I don't know about you, but I'm still willing to take the risk!

Purchase your copy here.

{H O R I Z O N} Kinetic Energy: Mobiles + Pendants by Eileen Boyd

                                                                           Image via  Hotchkiss Mobiles      

                                                                           Image via Hotchkiss Mobiles     

I have always been attracted to kinetic sculptures—to their movement, their energy, their artistic nature. I fell in love with the art of Joel Hotchkiss after buying one of his mobiles from the Guggenheim Store in NYC. After researching more of his work, calling him and getting to know him on the phone, he made several custom pieces for me. I then had him make eight pink sculptures for a Pink Aid fundraiser two years ago, and they were a huge hit. Today, I still love his work just as much, if not more, and I’m happy to say I can now call him a friend.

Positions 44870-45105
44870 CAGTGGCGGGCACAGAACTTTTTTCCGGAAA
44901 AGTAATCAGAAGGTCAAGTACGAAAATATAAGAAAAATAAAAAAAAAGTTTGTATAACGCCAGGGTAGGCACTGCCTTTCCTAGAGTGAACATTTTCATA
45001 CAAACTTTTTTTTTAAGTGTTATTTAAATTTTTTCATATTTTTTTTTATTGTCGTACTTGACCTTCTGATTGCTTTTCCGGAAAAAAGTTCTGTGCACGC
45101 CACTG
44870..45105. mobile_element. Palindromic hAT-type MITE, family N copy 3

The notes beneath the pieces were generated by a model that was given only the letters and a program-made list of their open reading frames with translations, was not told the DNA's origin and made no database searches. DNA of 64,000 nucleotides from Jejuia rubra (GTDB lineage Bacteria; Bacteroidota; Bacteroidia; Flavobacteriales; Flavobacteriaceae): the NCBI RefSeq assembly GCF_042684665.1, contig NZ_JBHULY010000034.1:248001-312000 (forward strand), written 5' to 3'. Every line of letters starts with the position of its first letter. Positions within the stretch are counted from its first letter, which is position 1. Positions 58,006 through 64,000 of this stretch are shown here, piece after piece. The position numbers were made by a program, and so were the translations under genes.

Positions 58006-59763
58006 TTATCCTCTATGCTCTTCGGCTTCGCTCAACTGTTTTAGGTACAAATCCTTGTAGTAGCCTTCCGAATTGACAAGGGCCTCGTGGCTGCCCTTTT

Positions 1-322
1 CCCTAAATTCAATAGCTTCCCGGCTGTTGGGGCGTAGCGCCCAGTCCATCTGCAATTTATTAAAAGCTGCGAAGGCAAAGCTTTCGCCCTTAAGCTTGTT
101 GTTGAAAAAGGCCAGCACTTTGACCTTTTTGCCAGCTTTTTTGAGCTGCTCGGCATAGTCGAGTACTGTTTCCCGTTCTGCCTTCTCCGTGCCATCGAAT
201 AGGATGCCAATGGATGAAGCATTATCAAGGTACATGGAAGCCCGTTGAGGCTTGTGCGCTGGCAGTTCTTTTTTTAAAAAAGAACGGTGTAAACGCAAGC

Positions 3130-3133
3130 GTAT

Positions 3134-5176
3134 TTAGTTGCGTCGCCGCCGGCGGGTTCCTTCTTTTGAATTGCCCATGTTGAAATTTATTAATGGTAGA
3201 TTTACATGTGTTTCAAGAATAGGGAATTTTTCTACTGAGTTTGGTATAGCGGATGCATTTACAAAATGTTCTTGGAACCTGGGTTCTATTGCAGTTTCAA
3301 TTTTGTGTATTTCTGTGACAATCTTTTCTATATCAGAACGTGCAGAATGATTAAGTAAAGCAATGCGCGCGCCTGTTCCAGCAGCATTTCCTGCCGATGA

Here are a few swoon-worthy light fixtures whose grace and sculptural quality remind me of mobiles.

1. I love everything Bec Brittain does, but her Themis 68 sconce in brushed brass with white marble and ivory glass is extra special, and the arch gives it that mobile-like movement. Image via

2. Talk about kinetic energy. Naama Hofman's Tube Pendant Collection has so much flexibility, with brass arms and LED-lit acrylic tubes that can be reconfigured into different arrangements. Image by Uri Grun via

3. The OTTO Double fixture from David Weeks Studio might be a bit more linear than the traditional mobile, but the delicateness and arc in its form still conjure the same visions. Image via 

4. Örsjö gives the best description of its Decostick pendant: "a modern chandelier flirting with the 1930s." JV Arkitekter designed the fixture as part of a renovation of the Hotel Riviera Strand in Båstad, Sweden. It allows for different strengths of luminosity to emit from the spheres verses the spotlight, so there's movement even in the light itself. Image via